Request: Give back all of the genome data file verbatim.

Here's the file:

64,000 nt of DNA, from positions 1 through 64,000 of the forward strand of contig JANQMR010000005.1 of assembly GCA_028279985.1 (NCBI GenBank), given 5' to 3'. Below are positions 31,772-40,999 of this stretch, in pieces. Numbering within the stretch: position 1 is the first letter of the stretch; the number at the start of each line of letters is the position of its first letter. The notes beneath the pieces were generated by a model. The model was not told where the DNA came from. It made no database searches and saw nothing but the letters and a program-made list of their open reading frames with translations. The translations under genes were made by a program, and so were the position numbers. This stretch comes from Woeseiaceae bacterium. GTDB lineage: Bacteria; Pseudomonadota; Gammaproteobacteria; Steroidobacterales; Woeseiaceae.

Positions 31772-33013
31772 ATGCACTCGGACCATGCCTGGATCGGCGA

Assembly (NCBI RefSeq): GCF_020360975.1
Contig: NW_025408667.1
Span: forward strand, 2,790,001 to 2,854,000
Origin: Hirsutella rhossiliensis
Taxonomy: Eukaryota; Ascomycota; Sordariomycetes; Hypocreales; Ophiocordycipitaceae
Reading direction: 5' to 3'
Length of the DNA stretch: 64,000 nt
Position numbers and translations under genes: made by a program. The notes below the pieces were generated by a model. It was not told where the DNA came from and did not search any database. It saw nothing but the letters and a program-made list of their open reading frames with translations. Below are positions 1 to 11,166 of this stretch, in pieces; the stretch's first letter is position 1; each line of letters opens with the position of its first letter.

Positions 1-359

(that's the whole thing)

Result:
64,000 nt of DNA, from positions 1 through 64,000 of the forward strand of contig JANQMR010000005.1 of assembly GCA_028279985.1 (NCBI GenBank), given 5' to 3'. Below are positions 31,772-40,999 of this stretch, in pieces. Numbering within the stretch: position 1 is the first letter of the stretch; the number at the start of each line of letters is the position of its first letter. The notes beneath the pieces were generated by a model. The model was not told where the DNA came from. It made no database searches and saw nothing but the letters and a program-made list of their open reading frames with translations. The translations under genes were made by a program, and so were the position numbers. This stretch comes from Woeseiaceae bacterium. GTDB lineage: Bacteria; Pseudomonadota; Gammaproteobacteria; Steroidobacterales; Woeseiaceae.

Positions 31772-33013
31772 ATGCACTCGGACCATGCCTGGATCGGCGA

Assembly (NCBI RefSeq): GCF_020360975.1
Contig: NW_025408667.1
Span: forward strand, 2,790,001 to 2,854,000
Origin: Hirsutella rhossiliensis
Taxonomy: Eukaryota; Ascomycota; Sordariomycetes; Hypocreales; Ophiocordycipitaceae
Reading direction: 5' to 3'
Length of the DNA stretch: 64,000 nt
Position numbers and translations under genes: made by a program. The notes below the pieces were generated by a model. It was not told where the DNA came from and did not search any database. It saw nothing but the letters and a program-made list of their open reading frames with translations. Below are positions 1 to 11,166 of this stretch, in pieces; the stretch's first letter is position 1; each line of letters opens with the position of its first letter.

Positions 1-359